2.50
Hdl Handle:
http://hdl.handle.net/10755/621807
Category:
Full-text
Format:
Text-based Document
Type:
Poster
Level of Evidence:
N/A
Title:
Balance Self-Efficacy: Does It Affect Psychosocial Well-Being in Older Adults?
Author(s):
Mumba, Mercy N.; Godinez, Ignacio
Lead Author STTI Affiliation:
Delta Theta
Author Details:
Mercy N. Mumba, PhD, RN, CMSRN; Ignacio Godinez
Abstract:

Purpose:  The purpose of this study was to examine the effects of exercise on balance self-efficacy and to determine if there is an association between balance self-efficacy and performance on psychosocial outcomes.

There are 40.3 million people in the United States aged 65 and older. This is a drastic change from two decades ago when only 3.1 million Americans were older than 65 years of age. In 2010, over 38% of individuals over the age of 65 reported one or more disabilities including difficulties with walking, climbing stairs, and an inability to do regular errands alone. The older adults’ bodies may not always respond in a manner they expect, making them more susceptible to falls and injury. The result is a decrease in balance self-efficacy, which then affects their willingness to participate in exercise and social gatherings. Social isolation subsequently leads to depression and decreased quality of life.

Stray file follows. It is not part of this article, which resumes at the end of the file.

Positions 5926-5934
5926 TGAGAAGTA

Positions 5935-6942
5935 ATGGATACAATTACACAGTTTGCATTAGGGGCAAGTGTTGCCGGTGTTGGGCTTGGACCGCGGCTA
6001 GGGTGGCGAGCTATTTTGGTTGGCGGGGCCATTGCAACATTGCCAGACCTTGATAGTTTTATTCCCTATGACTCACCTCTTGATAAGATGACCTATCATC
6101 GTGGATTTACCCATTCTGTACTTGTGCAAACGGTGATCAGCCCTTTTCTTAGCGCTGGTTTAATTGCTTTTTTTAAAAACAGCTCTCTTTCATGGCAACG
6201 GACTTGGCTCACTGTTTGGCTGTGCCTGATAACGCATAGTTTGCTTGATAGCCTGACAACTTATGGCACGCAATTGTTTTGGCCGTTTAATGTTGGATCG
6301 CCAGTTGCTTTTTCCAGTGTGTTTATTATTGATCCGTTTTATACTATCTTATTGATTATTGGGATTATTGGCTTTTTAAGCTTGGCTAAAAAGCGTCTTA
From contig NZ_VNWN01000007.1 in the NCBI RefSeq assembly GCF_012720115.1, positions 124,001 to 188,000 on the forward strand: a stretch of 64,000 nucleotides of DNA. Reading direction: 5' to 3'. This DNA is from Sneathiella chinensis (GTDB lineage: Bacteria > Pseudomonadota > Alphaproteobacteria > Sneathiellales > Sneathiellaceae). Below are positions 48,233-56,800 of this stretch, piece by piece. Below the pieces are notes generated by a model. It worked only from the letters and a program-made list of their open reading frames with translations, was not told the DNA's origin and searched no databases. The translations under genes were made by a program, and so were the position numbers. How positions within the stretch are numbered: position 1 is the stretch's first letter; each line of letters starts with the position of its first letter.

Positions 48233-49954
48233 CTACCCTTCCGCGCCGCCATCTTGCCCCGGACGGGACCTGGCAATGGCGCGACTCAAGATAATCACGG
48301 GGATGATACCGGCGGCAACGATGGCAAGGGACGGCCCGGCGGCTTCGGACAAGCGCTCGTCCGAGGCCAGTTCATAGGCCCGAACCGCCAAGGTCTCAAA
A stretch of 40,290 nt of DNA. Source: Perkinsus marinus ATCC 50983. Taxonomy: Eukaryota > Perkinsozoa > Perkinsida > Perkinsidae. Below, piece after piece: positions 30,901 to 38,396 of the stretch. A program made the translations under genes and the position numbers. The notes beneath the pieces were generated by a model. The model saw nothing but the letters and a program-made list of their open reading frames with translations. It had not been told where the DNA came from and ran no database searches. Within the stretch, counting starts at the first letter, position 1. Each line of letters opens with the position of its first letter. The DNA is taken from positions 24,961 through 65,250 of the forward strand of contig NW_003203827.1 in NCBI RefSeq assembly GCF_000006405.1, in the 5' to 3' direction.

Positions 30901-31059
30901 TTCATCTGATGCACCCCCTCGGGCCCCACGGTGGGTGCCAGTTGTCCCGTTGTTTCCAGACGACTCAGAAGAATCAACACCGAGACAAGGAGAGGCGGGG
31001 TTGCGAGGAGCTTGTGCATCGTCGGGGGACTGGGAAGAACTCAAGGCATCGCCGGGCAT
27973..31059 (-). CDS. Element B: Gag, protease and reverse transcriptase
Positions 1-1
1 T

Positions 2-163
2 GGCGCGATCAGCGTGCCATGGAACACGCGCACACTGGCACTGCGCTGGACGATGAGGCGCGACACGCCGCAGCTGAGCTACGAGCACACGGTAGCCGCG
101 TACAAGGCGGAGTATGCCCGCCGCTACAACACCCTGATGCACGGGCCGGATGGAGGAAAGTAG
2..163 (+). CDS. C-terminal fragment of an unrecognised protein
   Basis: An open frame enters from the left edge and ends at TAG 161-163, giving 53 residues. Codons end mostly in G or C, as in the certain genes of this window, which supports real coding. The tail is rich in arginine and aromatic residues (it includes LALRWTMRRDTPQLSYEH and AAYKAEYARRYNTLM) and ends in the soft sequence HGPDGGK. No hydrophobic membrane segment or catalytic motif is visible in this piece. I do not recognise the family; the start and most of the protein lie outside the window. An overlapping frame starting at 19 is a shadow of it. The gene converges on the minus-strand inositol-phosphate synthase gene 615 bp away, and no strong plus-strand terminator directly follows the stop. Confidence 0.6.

Methods:  One-group pretest-posttest design. Approved by the IRB at Universityof Texas at Arlington. Convenience sample was used, recruited from the community. Power analysis required sample size = 64, total of 78 participatnts were recruited for the study. Participants enganged in 15-week exercise program that incorporated balance, strength, endurance, and flexibility training. Instruments used: Balance Self-efficacy Scale, EquiTest® computerized system (neurocom), Comprehensive Fall Risk Screening Instrument, and the Promis 29.

Results:  Preliminary results: 78 total participants in the study. Ages ranged from 60 years to 89 years. 74% were female, over 60% had at least a bachelors degree. 89% were caucasian. Comorbid medical diagnoses such as Arthritis (62%), diabetes (9%), hypertention (14%), thyroid problems (15%),cardiovascular prolems (11%), and cancers (21%). 90% of participants use assistive devices, and 50% report falling within last 3 years. 46% use more than 4 prescription medications daily. Balance self-efficacy did not differ based on age, gender, ethnicity, pain interferance, physical function, low back pain, or educational level. However, depression (p = 0.044) and anxiety/fear (p = 0.025) significantly predicted balance self-efficacy.